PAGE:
What’s this business about blessing the seventh day? Were the previous days not blessed? Why the sudden switch from poetic to narrative, and the exclusion of the stanza “there was evening and there was morning, the ___ day”? For the everlasting Day, the eternal Sabbath and Jubilee, needs no evening, nor morning — for there will only be capital D-ay, the light that was and is and will be good (v.4). More on this when we look at the verse in detail.

Now let us turn to look @ verse by verse:

1:1-2 “In the beginning, God created the heavens and the earth. The earth was without form and void, and darkness was over the face of the deep. And the Spirit of God was hovering over the face of the waters”.

“εν αρχη εποιησεν ο θεος τον ουρανον και την γην”

Now, the LXX translates αρχη (arxh) as beginning, origin, outset, prime, principle, start, threshold – and undoubtedly many translations, and the more reliably literal ones such as ESV, KJV and NASB opt for “beginning”. Yet, much like the OT saints, apostolic and reformed fathers, the LXX is much like the NIV of our time – common, loose and possibly biased with the translator’s theology (or at least interpreted by men with their own theological agenda). The same word is this, in the original Hebrew: בְּרֵאשִׁית

Bereishit bara Elohim, “bereishit” being the same αρχη and בְּרֵאשִׁית referred to earlier. What does this mean? Both the Greek arxh, and the Hebrew word bereishit, if split into its root combinations (be, reish, it — reish, which is “rosh” without vowels, meaning “head”). If reish of bereishit gives the literal translation: “At the head”, we are thus given more exegetical insight. For who is the head of the heavens and the earth? Colossians 1:16-18 is a big give-away: “For in (as the footnote suggests) him all things were created, in heaven and on earth…And he is before all things, and in him all things hold together. And he is the head (using the same arxh in the Greek) of the body, the church. He is the beginning, the firstborn from the dead, that in everything he might be preeminent.” And Hebrews 1:2: “…he (the Father) has spoken to us by the Son, whom he appointed the heir of all things, through whom also he (the Father) created the world.”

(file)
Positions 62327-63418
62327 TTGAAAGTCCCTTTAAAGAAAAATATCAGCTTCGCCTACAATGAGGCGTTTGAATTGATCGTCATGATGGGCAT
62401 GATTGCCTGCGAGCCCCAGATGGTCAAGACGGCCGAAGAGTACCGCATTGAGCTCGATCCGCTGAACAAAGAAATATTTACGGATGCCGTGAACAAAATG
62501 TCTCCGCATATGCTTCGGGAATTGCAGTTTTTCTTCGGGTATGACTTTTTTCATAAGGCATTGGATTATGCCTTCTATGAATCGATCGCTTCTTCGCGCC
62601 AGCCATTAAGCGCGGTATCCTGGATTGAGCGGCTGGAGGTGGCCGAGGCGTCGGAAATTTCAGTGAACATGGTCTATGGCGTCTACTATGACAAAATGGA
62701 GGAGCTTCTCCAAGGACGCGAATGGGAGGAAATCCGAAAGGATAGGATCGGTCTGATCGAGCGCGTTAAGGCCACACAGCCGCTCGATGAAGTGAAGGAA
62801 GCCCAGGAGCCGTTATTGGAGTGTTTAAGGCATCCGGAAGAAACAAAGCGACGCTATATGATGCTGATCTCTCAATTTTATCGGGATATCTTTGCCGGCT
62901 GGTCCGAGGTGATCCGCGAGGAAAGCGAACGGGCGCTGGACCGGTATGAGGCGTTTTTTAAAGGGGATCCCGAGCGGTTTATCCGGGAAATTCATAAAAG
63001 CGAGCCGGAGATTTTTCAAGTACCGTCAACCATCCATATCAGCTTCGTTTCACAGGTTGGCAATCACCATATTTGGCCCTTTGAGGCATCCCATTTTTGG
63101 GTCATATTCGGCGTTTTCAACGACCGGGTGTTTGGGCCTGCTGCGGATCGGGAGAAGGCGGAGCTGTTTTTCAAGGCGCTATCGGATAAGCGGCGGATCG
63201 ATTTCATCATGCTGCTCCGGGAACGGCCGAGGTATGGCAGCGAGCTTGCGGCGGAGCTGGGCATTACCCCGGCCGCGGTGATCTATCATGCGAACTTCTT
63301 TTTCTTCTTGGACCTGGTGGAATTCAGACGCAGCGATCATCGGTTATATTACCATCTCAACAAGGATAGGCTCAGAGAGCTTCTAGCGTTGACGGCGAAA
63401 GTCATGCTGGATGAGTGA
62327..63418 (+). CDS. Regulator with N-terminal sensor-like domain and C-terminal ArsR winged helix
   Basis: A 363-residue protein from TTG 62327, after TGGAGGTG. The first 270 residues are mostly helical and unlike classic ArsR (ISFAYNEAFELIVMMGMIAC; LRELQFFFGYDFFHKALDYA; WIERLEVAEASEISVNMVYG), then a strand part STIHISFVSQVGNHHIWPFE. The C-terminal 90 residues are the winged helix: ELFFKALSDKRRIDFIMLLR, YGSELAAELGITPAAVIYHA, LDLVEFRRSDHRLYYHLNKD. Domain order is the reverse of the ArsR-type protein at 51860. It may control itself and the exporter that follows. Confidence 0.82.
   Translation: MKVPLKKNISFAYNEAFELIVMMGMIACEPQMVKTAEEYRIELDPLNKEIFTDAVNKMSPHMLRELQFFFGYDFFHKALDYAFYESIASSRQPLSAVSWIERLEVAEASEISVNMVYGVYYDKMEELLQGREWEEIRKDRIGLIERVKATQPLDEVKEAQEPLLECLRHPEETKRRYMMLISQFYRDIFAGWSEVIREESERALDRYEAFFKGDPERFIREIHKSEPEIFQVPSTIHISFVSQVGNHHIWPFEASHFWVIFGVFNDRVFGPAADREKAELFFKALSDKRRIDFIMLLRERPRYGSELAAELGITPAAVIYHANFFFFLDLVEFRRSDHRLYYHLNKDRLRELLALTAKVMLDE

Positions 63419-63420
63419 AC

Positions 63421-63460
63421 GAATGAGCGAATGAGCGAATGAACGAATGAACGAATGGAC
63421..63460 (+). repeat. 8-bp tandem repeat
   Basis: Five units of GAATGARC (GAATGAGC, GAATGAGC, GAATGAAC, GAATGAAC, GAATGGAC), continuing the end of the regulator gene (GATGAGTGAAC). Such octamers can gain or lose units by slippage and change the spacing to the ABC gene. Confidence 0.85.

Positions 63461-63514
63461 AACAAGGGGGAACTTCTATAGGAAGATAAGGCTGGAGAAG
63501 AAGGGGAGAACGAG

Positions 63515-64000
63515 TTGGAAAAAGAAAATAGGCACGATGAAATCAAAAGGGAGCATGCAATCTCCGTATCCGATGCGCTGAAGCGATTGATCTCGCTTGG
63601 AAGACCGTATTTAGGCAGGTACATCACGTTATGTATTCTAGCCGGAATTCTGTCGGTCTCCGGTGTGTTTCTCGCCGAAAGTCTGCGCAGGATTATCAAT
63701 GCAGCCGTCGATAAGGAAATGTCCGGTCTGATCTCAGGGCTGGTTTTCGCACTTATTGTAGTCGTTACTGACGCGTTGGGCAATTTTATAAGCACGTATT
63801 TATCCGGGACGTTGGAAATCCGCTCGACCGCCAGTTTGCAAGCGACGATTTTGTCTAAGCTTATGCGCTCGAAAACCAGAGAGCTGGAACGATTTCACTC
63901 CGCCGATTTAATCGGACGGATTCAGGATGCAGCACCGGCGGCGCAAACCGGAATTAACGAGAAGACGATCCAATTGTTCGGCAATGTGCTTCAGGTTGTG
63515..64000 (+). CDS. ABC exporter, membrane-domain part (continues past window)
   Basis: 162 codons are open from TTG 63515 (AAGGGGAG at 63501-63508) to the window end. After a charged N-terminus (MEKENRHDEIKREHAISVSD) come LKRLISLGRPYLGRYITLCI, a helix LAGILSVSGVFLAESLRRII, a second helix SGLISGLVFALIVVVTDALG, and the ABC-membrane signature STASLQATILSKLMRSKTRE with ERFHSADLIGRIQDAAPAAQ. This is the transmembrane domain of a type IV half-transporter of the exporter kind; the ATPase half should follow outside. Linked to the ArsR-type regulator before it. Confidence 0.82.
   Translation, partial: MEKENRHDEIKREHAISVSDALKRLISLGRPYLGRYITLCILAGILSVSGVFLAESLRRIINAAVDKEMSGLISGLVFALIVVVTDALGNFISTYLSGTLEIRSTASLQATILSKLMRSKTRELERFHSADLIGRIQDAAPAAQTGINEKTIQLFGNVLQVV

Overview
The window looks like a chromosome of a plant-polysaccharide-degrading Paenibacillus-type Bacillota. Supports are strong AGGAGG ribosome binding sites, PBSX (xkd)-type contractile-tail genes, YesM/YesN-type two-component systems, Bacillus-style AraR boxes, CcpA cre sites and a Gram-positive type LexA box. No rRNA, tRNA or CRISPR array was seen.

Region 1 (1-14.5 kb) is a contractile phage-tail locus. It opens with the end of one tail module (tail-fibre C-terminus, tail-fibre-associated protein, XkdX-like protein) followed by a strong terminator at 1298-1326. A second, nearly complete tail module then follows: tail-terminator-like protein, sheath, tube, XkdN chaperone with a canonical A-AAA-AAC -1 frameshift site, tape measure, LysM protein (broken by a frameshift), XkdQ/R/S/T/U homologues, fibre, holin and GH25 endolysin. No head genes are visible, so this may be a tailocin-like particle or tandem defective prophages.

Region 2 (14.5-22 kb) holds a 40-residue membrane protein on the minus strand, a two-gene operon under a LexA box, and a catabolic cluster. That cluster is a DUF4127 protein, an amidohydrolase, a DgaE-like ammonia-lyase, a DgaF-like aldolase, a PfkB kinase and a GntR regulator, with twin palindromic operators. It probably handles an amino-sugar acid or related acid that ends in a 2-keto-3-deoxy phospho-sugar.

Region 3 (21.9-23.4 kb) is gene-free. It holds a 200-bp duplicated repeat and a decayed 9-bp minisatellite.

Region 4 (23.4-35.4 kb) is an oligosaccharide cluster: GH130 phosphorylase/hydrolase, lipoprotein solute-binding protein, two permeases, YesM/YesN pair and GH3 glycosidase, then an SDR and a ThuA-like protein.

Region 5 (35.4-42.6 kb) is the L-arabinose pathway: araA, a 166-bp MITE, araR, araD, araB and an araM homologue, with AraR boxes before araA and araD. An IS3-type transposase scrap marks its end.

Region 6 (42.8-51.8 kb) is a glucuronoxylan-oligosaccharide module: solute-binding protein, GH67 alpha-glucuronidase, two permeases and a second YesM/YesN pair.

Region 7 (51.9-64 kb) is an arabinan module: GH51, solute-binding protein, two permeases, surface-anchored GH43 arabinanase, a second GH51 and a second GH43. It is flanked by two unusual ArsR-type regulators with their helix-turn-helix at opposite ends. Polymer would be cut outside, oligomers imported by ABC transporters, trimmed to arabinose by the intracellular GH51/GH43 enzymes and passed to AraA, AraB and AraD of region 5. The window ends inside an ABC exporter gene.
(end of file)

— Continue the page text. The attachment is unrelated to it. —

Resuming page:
And the word “God”, as Elohim ( אֱלֹהִ֑ים )? A singular noun which is a plural of “El” – God – yet maintaining His Oneness. For our Lord God is one as Moses muses in Deuteronomy 6:4 (footnotes of ESV): “The LORD is our God, the LORD is one”. Why this term of expression? The LORD is our God, the LORD is one — sounds somewhat redundant. Who else can play the role of kurios, when the modern day Jews assume the Unitarian nature of “God” throughout the entire Old Testament? And yet this LORD is the same LORD who brought them out of Egypt, the same LORD who brought the Israelites to the Promised Land. Did the LORD contradict himself? Surely it was the Angel of the Lord who fulfilled that role, not the LORD himself? Judges 6:11-18, Exodus 3:5. No – we are not to assume that the modern day Jews are to hold some sort of theological hierarchy over us post-apostolic Christians. For what does non-second born Jewish theologians have in common with Old and New Testament Christians? Nothing, save a platform for persuasion that the Angel of the LORD is the LORD – the angel, ‘malak’, the messenger, the sent one from the second Lord on Mt. Sinai. He is no Metatron or given some unbiblical name as the Talmudic writings suggest — within its own right, Gideon, Joshua, Moses, just to name a few saints, knew the Angel as the LORD. And Moses rightfully defends the Trinitarian nature of ONE God to prevent the pluralistic idolatry in Exodus 32:4, a perversion of the one Angel in the pillar of cloud and fire, who brought the Israelites through the Baptism of the separation of the waters to meet the second Lord, the first person of the Trinity.